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In the last two years there have been some high-profile failures in financial management and governance among charities. Such cases provide a dilemma for public bodies. On the one hand the third sector promises a route to supporting community groups, working in the public interest, or delivering services to the public whether it is through grant funding or contract arrangements. On the other hand public bodies have responsibilities for the stewardship of public funds and need confidence that funding will be used effectively.
The most significant governance and financial management failures are:
Getting the balance right is hard for public bodies. Too little due diligence or oversight could mean they are criticised if the third sector body fails. Too much and they are criticised for imposing bureaucracy on volunteers and diverting charitable funds onto paperwork. Avoiding smaller third bodies as ‘too risky’ could mean that valuable opportunities for innovation or local delivery are lost.
Some of the difficulties that public bodies face themselves, such as uncertainty about their own financial position, may just make the position even more challenging. For example, a public body may opt for short-term contracts because it is uncertain about financial sustainability but this may create difficulties for the third sector in planning its own resources. The results can be sub-optimal for both the public body and the third sector and ultimately the charity’s beneficiaries.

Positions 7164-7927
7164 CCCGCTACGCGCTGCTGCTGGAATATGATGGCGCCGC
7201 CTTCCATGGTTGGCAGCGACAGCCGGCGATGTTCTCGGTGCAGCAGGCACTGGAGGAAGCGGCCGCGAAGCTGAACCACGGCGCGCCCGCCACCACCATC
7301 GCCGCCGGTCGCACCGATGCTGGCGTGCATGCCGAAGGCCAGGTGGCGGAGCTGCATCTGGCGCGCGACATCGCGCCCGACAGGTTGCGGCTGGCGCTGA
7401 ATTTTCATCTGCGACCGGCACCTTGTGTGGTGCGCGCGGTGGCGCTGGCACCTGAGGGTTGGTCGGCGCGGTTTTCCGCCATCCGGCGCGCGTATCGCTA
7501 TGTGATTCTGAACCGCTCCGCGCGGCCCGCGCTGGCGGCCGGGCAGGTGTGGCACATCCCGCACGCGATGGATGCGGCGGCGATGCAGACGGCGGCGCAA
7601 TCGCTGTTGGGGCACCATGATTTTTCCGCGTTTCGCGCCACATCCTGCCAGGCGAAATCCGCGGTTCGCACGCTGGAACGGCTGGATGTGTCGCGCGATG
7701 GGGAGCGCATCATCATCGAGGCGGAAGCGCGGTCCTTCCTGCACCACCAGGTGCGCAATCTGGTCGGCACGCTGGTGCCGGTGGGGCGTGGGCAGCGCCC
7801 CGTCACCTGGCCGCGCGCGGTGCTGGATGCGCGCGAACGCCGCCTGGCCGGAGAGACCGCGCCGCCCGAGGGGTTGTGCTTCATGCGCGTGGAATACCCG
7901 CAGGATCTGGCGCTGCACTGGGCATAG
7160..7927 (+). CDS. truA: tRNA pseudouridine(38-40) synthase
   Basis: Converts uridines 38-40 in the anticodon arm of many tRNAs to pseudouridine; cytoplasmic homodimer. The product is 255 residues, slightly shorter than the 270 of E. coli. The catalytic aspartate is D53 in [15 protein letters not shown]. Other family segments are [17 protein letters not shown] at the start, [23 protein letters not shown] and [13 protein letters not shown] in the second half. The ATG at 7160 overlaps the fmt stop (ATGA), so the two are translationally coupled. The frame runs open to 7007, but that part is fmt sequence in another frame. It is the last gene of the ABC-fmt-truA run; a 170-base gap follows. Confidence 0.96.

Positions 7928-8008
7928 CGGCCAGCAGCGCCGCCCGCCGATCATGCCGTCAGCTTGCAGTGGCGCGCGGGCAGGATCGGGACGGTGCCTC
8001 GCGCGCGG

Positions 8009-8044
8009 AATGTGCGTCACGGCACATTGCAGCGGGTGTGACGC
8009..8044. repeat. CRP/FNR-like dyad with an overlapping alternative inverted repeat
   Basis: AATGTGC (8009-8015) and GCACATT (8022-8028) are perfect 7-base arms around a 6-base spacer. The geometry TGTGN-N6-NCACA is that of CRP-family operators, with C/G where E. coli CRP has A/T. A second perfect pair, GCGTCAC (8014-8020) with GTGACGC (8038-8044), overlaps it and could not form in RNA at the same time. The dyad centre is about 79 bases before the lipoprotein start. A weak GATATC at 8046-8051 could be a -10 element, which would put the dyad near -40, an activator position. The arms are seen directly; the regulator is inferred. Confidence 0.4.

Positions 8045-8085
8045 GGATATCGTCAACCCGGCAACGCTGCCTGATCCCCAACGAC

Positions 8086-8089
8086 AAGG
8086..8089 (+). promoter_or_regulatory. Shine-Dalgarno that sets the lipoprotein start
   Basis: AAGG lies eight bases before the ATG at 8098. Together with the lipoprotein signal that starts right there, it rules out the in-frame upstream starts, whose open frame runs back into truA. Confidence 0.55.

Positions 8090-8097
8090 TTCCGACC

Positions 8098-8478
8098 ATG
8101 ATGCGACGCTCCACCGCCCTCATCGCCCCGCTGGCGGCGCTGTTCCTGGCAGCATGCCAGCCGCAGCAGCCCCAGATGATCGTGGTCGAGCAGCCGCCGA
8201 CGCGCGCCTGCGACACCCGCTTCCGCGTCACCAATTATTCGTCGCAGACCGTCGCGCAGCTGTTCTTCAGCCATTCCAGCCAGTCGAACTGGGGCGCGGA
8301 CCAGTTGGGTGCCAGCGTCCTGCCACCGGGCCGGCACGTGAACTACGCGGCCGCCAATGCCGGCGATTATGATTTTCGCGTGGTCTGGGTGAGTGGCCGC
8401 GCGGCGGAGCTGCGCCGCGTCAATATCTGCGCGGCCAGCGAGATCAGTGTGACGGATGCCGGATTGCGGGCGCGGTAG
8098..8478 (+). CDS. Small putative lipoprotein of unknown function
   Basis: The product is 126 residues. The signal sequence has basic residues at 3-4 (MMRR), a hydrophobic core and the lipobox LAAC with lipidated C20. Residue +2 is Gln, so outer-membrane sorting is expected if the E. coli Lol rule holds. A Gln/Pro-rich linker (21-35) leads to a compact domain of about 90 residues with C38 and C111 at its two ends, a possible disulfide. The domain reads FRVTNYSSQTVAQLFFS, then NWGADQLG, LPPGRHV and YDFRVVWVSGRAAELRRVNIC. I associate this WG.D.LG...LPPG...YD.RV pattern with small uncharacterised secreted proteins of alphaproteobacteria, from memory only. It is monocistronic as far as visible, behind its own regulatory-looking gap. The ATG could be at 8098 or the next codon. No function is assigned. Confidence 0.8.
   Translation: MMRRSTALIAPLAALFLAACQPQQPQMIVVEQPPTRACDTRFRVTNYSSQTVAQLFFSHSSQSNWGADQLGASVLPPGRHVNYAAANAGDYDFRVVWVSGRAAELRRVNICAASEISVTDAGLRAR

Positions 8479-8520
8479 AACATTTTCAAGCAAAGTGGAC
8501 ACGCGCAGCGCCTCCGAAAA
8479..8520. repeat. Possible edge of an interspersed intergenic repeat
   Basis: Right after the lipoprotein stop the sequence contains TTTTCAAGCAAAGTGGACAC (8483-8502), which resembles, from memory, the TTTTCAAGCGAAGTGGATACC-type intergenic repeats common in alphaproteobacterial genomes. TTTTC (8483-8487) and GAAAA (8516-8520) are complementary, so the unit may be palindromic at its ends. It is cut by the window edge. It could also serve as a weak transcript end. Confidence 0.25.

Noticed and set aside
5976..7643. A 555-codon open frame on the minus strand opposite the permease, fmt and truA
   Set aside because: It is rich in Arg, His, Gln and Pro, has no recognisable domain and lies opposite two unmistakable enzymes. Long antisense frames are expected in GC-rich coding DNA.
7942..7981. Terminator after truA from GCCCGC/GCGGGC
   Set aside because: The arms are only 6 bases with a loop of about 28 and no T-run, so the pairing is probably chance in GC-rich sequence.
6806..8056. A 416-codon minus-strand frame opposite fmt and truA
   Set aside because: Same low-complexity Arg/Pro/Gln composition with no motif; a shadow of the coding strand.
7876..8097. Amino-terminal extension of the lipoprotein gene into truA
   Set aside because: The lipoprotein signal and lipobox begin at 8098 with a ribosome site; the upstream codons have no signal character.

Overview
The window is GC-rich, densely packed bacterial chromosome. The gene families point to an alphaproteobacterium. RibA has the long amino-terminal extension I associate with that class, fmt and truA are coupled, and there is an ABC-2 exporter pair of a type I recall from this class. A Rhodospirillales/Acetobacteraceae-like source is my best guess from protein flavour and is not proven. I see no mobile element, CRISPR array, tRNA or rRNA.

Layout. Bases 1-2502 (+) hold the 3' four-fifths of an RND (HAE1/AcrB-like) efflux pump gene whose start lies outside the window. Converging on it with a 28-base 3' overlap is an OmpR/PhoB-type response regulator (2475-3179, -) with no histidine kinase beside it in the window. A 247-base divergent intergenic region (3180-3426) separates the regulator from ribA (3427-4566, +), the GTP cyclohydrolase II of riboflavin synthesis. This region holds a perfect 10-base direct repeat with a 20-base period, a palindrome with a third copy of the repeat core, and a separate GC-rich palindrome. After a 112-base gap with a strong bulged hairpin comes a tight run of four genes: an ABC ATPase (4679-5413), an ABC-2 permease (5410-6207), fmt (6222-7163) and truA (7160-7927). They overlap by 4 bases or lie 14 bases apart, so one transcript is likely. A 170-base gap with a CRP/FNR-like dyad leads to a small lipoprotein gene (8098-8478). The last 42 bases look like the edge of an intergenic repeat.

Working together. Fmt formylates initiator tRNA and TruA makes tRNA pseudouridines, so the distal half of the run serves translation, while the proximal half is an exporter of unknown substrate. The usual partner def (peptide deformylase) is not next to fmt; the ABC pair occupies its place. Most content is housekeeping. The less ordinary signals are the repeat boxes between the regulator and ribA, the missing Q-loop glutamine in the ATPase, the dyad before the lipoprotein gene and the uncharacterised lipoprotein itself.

Cracking these issues is not simple but it is vital to meet the governance and financial responsibilities of both the public and third sectors. If not, the UK charity sector will continue to remain at risk, with incidences of failure becoming more common and catastrophic. It would also open up new opportunities.